Is Rust Used Safely by Software Developers?.
Rust, an emerging programming language with explosive growth, provides a
robust type system that enables programmers to write memory-safe and data-race
free code. To allow access to a machine’s hardware and to support low-level
performance optimizations, a second language, Unsafe Rust, is embedded in Rust.
It contains support for operations that are difficult to statically check, such
as C-style pointers for access to arbitrary memory locations and mutable global
variables. When a program uses these features, the compiler is unable to
statically guarantee the safety properties Rust promotes. In this work, we
perform a large-scale empirical study to explore how software developers are
using Unsafe Rust in real-world Rust libraries and applications. Our results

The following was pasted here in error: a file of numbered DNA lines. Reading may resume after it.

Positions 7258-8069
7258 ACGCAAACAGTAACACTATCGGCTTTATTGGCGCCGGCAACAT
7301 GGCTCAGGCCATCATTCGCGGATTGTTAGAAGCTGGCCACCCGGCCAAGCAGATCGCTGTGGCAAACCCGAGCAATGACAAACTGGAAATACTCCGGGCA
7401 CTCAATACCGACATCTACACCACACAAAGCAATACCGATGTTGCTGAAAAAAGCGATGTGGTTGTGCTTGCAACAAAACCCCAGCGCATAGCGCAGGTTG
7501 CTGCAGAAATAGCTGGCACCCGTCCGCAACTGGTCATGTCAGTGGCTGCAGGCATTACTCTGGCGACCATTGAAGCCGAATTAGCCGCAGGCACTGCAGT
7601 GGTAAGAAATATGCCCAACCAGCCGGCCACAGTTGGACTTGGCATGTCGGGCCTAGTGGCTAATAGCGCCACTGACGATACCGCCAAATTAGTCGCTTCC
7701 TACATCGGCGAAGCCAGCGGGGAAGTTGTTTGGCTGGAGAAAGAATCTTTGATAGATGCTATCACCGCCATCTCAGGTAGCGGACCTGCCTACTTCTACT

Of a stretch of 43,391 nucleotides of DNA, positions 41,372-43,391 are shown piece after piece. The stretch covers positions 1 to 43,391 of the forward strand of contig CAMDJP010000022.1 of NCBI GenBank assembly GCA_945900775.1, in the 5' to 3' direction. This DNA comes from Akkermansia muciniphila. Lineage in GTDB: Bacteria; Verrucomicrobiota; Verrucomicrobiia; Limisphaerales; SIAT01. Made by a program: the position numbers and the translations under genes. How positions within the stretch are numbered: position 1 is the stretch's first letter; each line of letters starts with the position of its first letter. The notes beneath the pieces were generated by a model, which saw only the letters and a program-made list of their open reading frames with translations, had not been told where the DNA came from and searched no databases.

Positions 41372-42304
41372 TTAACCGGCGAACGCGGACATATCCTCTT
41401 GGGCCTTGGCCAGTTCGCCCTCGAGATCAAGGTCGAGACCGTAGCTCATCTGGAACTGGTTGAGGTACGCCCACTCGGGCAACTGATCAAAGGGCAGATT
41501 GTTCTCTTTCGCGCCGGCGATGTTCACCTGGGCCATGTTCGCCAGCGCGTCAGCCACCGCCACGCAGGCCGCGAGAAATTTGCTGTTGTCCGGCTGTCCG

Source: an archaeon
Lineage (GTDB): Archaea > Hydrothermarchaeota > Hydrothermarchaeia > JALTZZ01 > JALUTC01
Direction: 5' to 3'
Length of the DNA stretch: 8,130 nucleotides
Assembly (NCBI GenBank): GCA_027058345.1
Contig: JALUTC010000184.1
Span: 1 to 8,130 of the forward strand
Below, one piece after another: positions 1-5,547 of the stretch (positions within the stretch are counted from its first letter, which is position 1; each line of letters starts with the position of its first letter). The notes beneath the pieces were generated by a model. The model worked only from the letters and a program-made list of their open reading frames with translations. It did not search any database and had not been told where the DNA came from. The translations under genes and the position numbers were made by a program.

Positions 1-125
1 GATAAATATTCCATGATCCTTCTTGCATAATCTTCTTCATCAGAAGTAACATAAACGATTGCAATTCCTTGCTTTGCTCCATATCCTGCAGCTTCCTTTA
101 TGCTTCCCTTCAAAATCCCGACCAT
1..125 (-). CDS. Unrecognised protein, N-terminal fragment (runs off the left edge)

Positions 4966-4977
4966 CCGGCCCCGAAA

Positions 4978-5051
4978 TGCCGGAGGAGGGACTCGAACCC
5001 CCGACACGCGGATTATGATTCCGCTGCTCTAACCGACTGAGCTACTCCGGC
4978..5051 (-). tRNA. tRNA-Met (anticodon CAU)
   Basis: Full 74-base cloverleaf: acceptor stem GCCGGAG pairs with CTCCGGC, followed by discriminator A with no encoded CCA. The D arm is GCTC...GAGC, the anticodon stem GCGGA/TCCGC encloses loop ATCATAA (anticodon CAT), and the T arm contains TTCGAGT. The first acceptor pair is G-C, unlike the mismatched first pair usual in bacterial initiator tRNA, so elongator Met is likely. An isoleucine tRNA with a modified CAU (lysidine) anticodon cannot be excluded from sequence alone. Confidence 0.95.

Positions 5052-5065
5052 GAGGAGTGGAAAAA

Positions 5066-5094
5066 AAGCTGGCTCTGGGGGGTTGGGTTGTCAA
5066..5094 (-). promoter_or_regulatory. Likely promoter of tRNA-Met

indicate that software engineers use the keyword unsafe in less than 30% of
Rust libraries, but more than half cannot be entirely statically checked by the
Rust compiler because of Unsafe Rust hidden somewhere in a library’s call
chain. We conclude that although the use of the keyword unsafe is limited, the
propagation of unsafeness offers a challenge to the claim of Rust as a
memory-safe language. Furthermore, we recommend changes to the Rust compiler
and to the central Rust repository’s interface to help Rust software developers
be aware of when their Rust code is unsafe.
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